Action Against Cancer is proud to support many talented and dedicated scientists at Imperial College London, the University of Sussex and the University of Manchester. A sample of these hardworking scientists is shown here.
Professor Justin Stebbing
Professor of Cancer Medicine and Oncology, Consultant Oncologist, Imperial College and Imperial College Healthcare NHS Trust.
Professor Justin Stebbing trained in medicine at Trinity College, University of Oxford, and continued his oncology career at The Johns Hopkins Hospital in the US, The Royal Marsden and St Bartholomew's Hospitals and now through Imperial College and the aligned
Imperial College Healthcare NHS Trust.
Dr Stebbing has published over 600 peer-reviewed papers in journals such as the Lancet, New England Journal, Blood, the Journal of Clinical Oncology and the Annals of Internal Medicine. His focus at Imperial College is on new therapies in cancer, and the systemic management of patients with solid malignancies. His laboratory work is concentrated on new druggable target discovery.
He is a Fellow of the Royal College of Physicians, the Royal College of Pathologists, and sits on the advisory Boards of a number of international cancer committees. He was appointed the government's first oncology professor funded by the National Institute for Health Research (NIHR) – the mechanism the government uses to fund research through the NHS. In 2016, Professor Stebbing was internationally recognised with his appointment as co-Editor-in-Chief of Oncogene (Nature Publishing Group's cancer journal) and election to the American Society for Clinical Investigation.
Professor Georgios Giamas
Professor of Cancer Cell Signalling (Biochemistry), The University of Sussex
Professor Georgios Giamas studied at the National University of Athens in Greece and at the University of Ulm in Germany.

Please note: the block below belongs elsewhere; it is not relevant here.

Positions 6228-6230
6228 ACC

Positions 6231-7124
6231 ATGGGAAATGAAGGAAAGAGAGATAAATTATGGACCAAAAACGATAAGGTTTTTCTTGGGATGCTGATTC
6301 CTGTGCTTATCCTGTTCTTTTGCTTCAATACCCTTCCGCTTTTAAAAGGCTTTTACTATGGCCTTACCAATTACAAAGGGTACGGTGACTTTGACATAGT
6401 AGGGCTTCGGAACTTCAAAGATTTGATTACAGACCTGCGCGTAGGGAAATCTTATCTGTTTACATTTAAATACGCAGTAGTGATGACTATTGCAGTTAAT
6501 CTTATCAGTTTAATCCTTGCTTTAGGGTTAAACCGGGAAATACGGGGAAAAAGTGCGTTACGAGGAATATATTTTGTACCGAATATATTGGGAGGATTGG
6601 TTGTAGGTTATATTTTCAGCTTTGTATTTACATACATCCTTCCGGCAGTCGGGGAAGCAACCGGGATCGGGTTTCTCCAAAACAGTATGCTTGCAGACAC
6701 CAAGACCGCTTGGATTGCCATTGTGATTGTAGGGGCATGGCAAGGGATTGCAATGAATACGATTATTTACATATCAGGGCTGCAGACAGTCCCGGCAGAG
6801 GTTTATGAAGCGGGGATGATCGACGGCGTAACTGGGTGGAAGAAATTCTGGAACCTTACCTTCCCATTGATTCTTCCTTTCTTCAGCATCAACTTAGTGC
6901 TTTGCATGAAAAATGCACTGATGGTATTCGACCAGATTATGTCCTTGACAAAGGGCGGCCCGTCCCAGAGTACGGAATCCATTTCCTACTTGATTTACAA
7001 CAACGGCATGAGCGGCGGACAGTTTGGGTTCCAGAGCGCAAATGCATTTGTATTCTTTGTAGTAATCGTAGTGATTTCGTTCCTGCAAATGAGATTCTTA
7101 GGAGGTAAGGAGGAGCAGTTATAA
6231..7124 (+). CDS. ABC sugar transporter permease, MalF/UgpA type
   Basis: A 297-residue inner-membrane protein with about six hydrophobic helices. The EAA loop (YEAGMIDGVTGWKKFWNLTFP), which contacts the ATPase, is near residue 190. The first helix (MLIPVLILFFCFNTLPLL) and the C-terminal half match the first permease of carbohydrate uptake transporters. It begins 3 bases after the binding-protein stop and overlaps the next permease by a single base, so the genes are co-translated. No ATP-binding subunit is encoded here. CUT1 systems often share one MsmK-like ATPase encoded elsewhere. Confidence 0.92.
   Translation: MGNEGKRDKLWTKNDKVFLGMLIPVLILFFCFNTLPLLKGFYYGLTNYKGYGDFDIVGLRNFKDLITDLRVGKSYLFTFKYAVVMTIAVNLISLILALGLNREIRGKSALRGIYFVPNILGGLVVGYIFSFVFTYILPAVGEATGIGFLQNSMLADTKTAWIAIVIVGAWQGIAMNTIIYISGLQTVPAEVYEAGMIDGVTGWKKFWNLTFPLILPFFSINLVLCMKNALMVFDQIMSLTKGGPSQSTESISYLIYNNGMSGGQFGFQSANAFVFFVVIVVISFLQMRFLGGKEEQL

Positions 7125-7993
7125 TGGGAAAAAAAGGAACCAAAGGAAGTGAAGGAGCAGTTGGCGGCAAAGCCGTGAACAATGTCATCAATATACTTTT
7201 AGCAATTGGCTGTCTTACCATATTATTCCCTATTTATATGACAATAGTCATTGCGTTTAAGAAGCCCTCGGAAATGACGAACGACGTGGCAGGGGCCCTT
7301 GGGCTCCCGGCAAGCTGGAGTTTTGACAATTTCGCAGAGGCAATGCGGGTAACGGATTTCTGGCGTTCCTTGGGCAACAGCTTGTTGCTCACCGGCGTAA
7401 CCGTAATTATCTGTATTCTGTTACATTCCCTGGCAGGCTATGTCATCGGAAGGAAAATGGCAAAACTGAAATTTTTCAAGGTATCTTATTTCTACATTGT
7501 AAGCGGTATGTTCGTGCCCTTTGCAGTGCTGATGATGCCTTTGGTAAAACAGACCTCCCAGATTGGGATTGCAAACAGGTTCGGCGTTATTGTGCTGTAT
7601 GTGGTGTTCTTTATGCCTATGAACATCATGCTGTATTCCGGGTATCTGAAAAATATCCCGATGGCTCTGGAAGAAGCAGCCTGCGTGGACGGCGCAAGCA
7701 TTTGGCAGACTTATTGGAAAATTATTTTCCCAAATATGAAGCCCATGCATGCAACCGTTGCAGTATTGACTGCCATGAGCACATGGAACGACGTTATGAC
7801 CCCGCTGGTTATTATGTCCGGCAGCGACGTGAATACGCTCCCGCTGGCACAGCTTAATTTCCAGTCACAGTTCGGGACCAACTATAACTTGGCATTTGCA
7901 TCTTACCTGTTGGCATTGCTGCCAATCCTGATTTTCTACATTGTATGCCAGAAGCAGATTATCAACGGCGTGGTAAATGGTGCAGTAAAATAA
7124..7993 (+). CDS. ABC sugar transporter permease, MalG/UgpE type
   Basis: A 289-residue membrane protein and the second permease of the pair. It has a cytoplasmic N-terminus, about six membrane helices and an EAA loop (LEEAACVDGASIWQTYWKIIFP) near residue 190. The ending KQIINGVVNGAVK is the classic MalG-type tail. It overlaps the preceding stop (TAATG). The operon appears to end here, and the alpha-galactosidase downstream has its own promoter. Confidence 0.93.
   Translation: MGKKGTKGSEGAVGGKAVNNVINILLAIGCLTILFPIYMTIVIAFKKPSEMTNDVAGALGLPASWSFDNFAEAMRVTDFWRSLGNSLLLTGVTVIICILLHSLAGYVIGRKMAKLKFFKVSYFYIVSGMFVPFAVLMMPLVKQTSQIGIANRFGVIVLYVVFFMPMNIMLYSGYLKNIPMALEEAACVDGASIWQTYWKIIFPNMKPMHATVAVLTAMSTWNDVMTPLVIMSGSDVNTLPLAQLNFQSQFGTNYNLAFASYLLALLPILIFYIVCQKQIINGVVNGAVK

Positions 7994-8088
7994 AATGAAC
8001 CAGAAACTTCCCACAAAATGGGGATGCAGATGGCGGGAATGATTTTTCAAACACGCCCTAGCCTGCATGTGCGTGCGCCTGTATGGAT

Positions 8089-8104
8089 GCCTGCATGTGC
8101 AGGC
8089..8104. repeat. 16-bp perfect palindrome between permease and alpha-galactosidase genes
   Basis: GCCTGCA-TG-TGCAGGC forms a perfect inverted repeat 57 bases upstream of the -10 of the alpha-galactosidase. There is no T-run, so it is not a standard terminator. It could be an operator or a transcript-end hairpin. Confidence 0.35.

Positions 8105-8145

At Imperial College London he was awarded the Junior Research Fellowship and the following year was appointed Research Team Leader.
At the University of Sussex since 2015, he is now a Professor of Cancer Cell Signalling in the department of Biochemistry and Biomedicine, while holding a Visiting Professor position at Imperial College. Professor Giamas is also the Head of Department for Biochemistry and Biomedicine at the School of Life Sciences at the University of Sussex.
The Giamas laboratory focuses on the identification and elucidation of the role of proteins implicated in the progression of cancer and the development of novel therapeutic targets. Their translational research laboratory combines a variety of molecular, cellular and biochemical techniques, models and patients' specimens to study relevant pathways in cancer. The research links ‘bench work to bedside’ and could have an enormous impact for patients while at the same time supporting the scientific community.
Dr Leandro Castellano
Associate Professor, RNA Biology (Biochemistry), The University of Sussex
Dr Leandro Castellano studied in Italy at the Universities of Salento and La Sapienza in Rome. He was at Imperial College London for 12 years, and was appointed as
Team Leader at the Division of Surgery and Cancer.
He has been at the University of Sussex since 2019 where he is an Associate Professor in RNA Biology, and is the Designated Individual under the Human Tissue Act at the School of Life Sciences. Dr Castellano also holds an honorary position at Imperial College London as a visiting Reader.
Dr Castellano’s group focuses on a class of molecule called noncoding RNA (ncRNA). They are working to identify ncRNAs and novel pathways involved in cancer growth or treatment resistance that could be targeted with new therapy. In addition, they aim to establish whether these molecules could be used as biomarkers to assist earlier diagnosis and monitoring treatment response.
Dr Biancastella Cereser
Research Associate, Faculty of Medicine, Department of Surgery & Cancer, Imperial College London
Dr Biancastella Cereser studied in Italy at the University of Padua and at the National Cancer Institute. She was at Queen Mary University of London for ten years,
where she developed particular expertise in the genetic analysis of epithelial premalignant diseases.
Dr Cereser is a Fellow of the Higher Education Academy. She joined Imperial College London in 2016, where her research aims to understand the reasons why pregnancy can influence a woman’s risk to develop breast cancer.
In the medical community, it is known that giving birth at different ages is one of the risk factors for breast cancer: having a child before the age of 24 is considered beneficial compared to having a child after 35, or even to not having a child at all. Younger mothers in fact have less chance of being diagnosed with breast cancer in their older life compared to older mothers, or women without children. But the phenomenon is more complex, as at any age, there is also a high chance of developing breast cancer during or after pregnancy. To better understand the correlation between pregnancy, age and cancer, Dr Cereser’s team analyse the DNA from cells of the healthy breast of both mothers and non-mothers of different ages to find DNA mutations.